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23.05.2006 General News

Police Confess, Our Training Is Inadequate

By Mark-Anthony Vinorkor

A group of police officers, drawn from various stations in Ghana has described the prevailing method of police training in the country as inadequate and so cannot effectively combat sophisticated crime.

Speaking on behalf of 63 other colleagues at the end of a basic police skills training course in Accra yesterday, Chief Superintendent Mina Ayim said there was the lack of basic practical police skills training at the recruit, intermediate and in-service levels.

She said instead of communication skills and rescue techniques, which reinforce the core functions of protecting life and property, too much emphasis had been placed on areas such as parade and fatigue, adding that those two areas did not impart any direct skills that police officers would need in their day-to-day duties such as arrests, patrols, searches, responding to distress calls and protecting crime scenes.

Among the listeners were the Minister of the Interior, Mr Albert Kan-Dapaah; the Inspector General of Police, Mr Patrick Acheampong, and the US Ambassador to Ghana, Ms Pamela Bridgewater.

She said that weapon instructions had not been structured and organised on the same level as drill and classroom instruction.

Public anger has been mounting in recent times against the police for shooting incidents that have claimed civilian lives in Taifa, Dansoman and lately Kotobabi.

“It has been realised that the expertise of weapon instructors has not been harnessed to motivate them. Weapon instruction at the basic level and even at the cadet level forms only five per cent of the total training period for trainees,” she said.

Chief Supt Ayim, who was also the course leader, said that the police had, of late, come under heavy public criticism as a result of the problems associated with the use of force.

Deadly force and police brutality in the form of manhandling of suspects and even innocent persons, she added, were issues that were of much concern to the public.

She called for a new training programme to address the shortfalls.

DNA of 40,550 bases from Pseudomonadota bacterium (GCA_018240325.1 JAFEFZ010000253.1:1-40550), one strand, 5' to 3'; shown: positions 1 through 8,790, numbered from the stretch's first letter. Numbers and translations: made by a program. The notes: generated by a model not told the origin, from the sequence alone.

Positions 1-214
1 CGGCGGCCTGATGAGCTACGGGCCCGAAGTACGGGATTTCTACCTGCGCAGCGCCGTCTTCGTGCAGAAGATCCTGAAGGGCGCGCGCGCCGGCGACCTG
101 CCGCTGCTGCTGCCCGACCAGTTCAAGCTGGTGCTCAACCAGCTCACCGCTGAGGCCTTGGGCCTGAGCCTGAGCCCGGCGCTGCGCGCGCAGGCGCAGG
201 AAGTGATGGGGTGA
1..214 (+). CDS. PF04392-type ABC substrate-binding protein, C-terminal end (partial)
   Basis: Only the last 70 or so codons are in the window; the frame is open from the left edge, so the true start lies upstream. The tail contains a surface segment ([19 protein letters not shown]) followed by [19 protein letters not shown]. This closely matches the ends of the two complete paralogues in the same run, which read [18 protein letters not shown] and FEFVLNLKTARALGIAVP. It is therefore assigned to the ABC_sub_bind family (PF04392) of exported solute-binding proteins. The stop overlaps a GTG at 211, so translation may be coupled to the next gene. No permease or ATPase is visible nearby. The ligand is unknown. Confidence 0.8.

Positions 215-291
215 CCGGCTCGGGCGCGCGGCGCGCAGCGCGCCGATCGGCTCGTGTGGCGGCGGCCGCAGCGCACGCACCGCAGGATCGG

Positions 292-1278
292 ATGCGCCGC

In an address, Mr Kan-Dapaah said the government would relentlessly pursue all efforts to empower the Ghana Police Service, both in terms of training and logistics, to enable them to play the important role required of them in fostering democracy in the country.

The minister stated that policing was one of the most complex and difficult tasks in any society, stressing that it was much more difficult to police in a democracy such as existed in Ghana.

Quoting Otwin Marinen, an acknowledged authority on policing, the Minister said the authority and disposition of the police were founded on law, yet the police retained significant discretion as to when and how to apply the law.

He said the police needed to be responsive to public demands for service and protection, yet must resist if such demands were to violate the constitutionally protected rights of individuals and groups.

Mr Kan-Dapaah added that the police were granted a degree of professional autonomy as individuals and organisations, and yet must remain accountable to societal norms and democratically elected representatives.

“Many police activities violate conventional societal norms yet are necessary to satisfy public demands for order, safety and well-being", he pointed out.

Therefore, the minister said "In short, the police must balance legitimate but conflicting values and rights; demand for effectiveness with protection of individual rights and maintain public order without unduly restricting liberty.

They must also not threaten or use force without deviating into abuse and be guided by law and professional expertise simultaneously.

He urged the police to protect the gains the nation had made and guard it into the future.

For his part, Mr Acheampong said it was very expensive to arrange training courses, adding that the total national budget for the police for the year could not meet all the requirements for training for the various ranks.

In that regard, he asked for support from foreign governments and thanked the United States government for sponsoring the course.

Ms Bridgewater, on her part, said Ghana was making strides in reducing petty corruption and the use of force in the Police Service as well as enhancing their respect for human rights, and added that officials in Washington had taken notice of that.

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